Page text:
United States District Court, M.D. Georgia, Columbus Division
D. LAND CHIEF U.S. DISTRICT COURT JUDGE
Harris asserts a Fair Credit Reporting Act claim under 15
U.S.C. § 1681s-2 against United Consumer Financial
Services Company as a furnisher of information to consumer
reporting agencies. Furnishers like United “are
required to (1) report accurate information to CRAs regarding
consumers . . . and (2) conduct an investigation after
receiving notice from a CRA of a dispute lodged by a consumer
regarding information provided by the furnisher.”
Felts v. Wells Fargo Bank, N.A., 893 F.3d 1305, 1312
(11th Cir. 2018). Consumers like Harris “have no
private right of action against furnishers for reporting
inaccurate information to CRAs regarding consumer accounts,
” but consumers may bring an action against a furnisher
if the furnisher fails to conduct a reasonable investigation
following a notice of dispute. Id. A consumer cannot
prevail on such a claim unless she first establishes that the
furnisher reported inaccurate information regarding her
account. Id. at 1313. Here, United seeks summary
judgment on Harris's claim, arguing that Harris cannot
establish that United reported inaccurate information
regarding her account and that she thus cannot demonstrate an
improper investigation, a willful violation of the Act, or
damages. As discussed in more detail below, United's
summary judgment motion (ECF No. 23) is denied because the
evidence United submitted in support of its motion suggests
that United reported that Harris's account was open even
though it was closed and then verified that this information
was accurate in response to Harris's dispute.
entered a retail installment agreement with United in 2015.
She defaulted on her monthly payments, and United
“charged off and closed” the account on March 1,
2016. Def.'s Resp. to Pl.'s First Interrogs. 4 ¶
2, ECF No. 23-2. The charge-off designation did not alter
Harris's obligation under the credit agreement to pay the
balance on her account. In March 2018, Harris reviewed her
Trans Union credit report. As of March 5, 2018, United
reported Harris's account status as “Open -
Derogatory, ” her monthly payment as $72, and the
payment status as “Collection/Charge-Off.”
Def.'s Mot. for Summ. J. Ex. C, Harris Credit Report 2,
ECF No. 23-4 at 3. The “Closed Date” field is
blank. Id. In the remarks section, United reported
that the account was “Charged off as bad debt; Dispute
resolved; customer disagrees.” Id. Harris sent
a letter to Trans Union disputing the “open”
account status and the monthly payment amount; she asked
Trans Union to report the account “with a $0 monthly
payment amount and a closed account status.” Def.'s
Mot. for Summ. J. Ex. H, Letter from S. Harris to Trans Union
LLC, ECF No. 23-9.
Union sent an automated credit dispute verification form to
United, which stated that Harris “Claims account
closed. Verify Account Status, Date Closed, and Payment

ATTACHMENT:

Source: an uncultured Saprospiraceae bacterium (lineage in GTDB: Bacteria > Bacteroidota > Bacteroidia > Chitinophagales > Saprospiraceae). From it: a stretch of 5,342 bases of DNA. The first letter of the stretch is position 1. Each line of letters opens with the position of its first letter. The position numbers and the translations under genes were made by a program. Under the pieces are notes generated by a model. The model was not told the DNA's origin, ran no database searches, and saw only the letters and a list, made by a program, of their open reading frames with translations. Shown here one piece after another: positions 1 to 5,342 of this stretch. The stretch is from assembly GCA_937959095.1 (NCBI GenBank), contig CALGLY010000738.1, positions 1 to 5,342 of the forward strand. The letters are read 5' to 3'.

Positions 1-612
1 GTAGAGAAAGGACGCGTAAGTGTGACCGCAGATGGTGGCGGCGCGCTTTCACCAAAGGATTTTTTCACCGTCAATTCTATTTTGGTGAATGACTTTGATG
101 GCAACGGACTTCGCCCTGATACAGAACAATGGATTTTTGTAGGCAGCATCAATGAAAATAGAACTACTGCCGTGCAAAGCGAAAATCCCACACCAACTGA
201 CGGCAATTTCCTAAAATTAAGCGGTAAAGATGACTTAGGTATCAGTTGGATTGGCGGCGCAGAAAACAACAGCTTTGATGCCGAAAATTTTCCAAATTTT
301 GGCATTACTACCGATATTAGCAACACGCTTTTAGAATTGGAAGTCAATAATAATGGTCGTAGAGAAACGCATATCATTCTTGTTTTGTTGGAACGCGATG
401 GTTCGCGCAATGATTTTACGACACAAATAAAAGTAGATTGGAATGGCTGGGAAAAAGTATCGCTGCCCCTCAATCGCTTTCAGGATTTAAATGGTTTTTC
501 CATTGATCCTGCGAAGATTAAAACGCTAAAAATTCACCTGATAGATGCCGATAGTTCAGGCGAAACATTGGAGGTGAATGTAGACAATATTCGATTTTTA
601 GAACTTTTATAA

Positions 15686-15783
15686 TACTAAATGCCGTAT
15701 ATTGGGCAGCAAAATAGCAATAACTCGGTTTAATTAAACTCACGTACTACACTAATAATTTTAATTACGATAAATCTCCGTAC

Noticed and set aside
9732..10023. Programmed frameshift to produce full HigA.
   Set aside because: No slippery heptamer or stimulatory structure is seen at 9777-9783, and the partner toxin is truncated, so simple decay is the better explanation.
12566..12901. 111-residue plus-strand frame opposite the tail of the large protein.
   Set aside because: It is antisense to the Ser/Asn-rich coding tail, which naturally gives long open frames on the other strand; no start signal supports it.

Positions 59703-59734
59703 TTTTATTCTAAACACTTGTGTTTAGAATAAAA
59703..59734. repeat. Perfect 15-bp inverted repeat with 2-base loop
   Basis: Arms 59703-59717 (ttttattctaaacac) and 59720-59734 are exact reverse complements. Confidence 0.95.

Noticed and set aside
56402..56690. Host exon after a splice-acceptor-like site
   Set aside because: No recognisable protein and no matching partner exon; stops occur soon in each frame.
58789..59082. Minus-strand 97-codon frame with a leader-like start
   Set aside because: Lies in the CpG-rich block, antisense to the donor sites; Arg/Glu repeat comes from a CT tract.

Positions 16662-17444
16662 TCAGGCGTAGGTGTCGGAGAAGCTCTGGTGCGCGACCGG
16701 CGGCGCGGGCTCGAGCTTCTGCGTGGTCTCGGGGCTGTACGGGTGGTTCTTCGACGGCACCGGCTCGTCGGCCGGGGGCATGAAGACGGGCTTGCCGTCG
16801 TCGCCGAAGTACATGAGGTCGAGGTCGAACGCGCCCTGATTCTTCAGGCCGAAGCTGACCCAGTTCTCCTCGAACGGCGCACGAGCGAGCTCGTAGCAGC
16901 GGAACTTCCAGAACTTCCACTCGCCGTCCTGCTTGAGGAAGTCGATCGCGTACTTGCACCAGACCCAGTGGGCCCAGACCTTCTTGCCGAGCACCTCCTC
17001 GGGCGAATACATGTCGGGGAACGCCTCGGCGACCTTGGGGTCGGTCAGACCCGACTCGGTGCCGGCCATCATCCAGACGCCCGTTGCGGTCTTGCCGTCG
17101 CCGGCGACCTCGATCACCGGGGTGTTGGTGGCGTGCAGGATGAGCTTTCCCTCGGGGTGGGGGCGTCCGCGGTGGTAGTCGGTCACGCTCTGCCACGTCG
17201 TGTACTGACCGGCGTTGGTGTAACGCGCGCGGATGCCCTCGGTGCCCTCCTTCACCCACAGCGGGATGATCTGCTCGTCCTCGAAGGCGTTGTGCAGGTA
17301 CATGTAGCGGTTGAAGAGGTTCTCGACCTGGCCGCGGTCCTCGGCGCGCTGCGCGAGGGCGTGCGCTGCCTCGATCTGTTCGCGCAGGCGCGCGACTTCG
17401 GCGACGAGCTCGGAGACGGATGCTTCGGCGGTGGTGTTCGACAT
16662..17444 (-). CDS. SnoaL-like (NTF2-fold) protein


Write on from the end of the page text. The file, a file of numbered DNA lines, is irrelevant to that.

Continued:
Rating.” Def.'s Mot. for Summ. J. Ex. I, ACDV Resp.
1, ECF No. 23-10. In its response, United stated that the
account was charged off as a loss. Id. at 2. United
represents that it left the “current balance, ”
“original charge off amount, ” and
“scheduled monthly payment” sections blank,
“indicating it did not need anything to be reported in
those categories with respect to” Harris's account.
Def.'s Statement of Material Facts ¶ 11, ECF No.
23-1. But the document United cited does not support this
representation: it contains a “Current Balance”
of $1, 584, an “Original Charge Off Amount” of
$1, 584, and a “Scheduled Monthly Payment” of
ACDV Resp. 2. And, the “Date Closed” section is
blank. Id. Trans Union sent Harris the investigation
results, which stated that her account was verified as
accurate and that the item would appear on Harris's
credit report with a balance of $1, 584, original charge-off
amount of $1, 584, and terms of $72 per month. Def.'s
Mot. for Summ. J. Ex. J, Investigation Results (May 26,
2018), ECF No. 23-11. The investigation results do not state
that the account is closed. Id.
summary, based on the present record, United reported
Harris's account as open in March 2018 even though the
account was closed and charged off in 2016. When Harris
disputed the account's “open” status and
stated that the account should be reported as closed, United
did not make any changes to the information. Instead, it
verified the information as accurate. Thus, the Court finds
that genuine fact disputes exist on whether United furnished
inaccurate information about Harris's account, whether a
reasonable investigation would have revealed that the
information was inaccurate, whether United committed a
willful violation of the Fair Credit Reporting Act, and
whether Harris suffered actual damages as a result.
Accordingly, United's summary judgment motion (ECF No.
23) is denied.
 There are two columns on the form
United submitted: “Request Data” and
“Response Data.” United did not point to any
evidence regarding the difference between these two columns.
On the document United relies on, only the “Request
Data” column is completed, and the ...